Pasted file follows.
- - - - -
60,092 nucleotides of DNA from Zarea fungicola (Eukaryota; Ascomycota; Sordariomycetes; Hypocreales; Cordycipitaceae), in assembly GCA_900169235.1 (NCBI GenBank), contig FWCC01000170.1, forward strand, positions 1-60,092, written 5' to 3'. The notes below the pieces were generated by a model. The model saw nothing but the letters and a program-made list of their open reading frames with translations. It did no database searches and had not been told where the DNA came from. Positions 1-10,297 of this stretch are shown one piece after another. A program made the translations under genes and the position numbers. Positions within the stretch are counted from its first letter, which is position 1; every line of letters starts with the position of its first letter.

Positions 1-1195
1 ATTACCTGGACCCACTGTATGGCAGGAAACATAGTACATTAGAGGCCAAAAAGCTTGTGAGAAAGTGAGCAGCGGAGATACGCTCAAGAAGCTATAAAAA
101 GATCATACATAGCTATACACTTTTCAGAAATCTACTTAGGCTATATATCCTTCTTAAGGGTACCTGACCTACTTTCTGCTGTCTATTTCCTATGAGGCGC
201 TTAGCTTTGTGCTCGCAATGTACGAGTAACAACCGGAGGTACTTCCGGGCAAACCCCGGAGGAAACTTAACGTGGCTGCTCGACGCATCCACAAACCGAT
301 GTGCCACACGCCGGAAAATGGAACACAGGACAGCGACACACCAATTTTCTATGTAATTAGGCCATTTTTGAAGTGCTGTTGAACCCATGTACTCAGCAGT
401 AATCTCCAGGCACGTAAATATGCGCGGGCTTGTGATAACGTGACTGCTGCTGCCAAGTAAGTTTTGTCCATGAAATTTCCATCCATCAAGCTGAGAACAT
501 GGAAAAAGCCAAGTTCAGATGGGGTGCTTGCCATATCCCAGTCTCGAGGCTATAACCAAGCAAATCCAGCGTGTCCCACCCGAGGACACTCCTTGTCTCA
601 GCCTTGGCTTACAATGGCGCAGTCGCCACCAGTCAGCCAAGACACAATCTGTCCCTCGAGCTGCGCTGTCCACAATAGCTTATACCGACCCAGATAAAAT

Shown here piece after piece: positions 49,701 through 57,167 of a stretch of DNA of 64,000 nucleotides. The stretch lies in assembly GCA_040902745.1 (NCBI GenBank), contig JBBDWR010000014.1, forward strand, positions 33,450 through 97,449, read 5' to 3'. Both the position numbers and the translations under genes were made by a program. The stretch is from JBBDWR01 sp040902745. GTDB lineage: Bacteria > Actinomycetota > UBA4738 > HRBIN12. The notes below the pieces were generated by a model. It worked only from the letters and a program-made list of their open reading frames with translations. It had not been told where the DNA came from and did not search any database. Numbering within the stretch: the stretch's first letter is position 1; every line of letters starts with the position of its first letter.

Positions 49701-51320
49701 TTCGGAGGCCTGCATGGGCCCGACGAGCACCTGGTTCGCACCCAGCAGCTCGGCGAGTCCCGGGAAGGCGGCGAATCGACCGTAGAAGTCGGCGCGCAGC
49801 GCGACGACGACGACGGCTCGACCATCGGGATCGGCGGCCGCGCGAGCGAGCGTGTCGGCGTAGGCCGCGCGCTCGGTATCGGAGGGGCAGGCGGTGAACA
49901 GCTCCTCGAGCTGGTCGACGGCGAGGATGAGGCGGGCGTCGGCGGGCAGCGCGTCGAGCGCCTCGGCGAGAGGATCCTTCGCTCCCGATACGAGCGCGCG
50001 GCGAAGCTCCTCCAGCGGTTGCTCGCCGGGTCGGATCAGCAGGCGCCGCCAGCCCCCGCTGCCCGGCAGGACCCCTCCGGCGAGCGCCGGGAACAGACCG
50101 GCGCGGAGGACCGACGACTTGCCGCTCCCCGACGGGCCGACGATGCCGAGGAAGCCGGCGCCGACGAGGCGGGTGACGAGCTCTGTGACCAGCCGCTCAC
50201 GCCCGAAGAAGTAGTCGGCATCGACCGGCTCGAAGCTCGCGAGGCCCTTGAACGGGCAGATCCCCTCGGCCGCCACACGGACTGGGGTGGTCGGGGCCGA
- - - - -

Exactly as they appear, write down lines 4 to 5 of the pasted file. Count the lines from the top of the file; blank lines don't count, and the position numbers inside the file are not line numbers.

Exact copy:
101 GATCATACATAGCTATACACTTTTCAGAAATCTACTTAGGCTATATATCCTTCTTAAGGGTACCTGACCTACTTTCTGCTGTCTATTTCCTATGAGGCGC
201 TTAGCTTTGTGCTCGCAATGTACGAGTAACAACCGGAGGTACTTCCGGGCAAACCCCGGAGGAAACTTAACGTGGCTGCTCGACGCATCCACAAACCGAT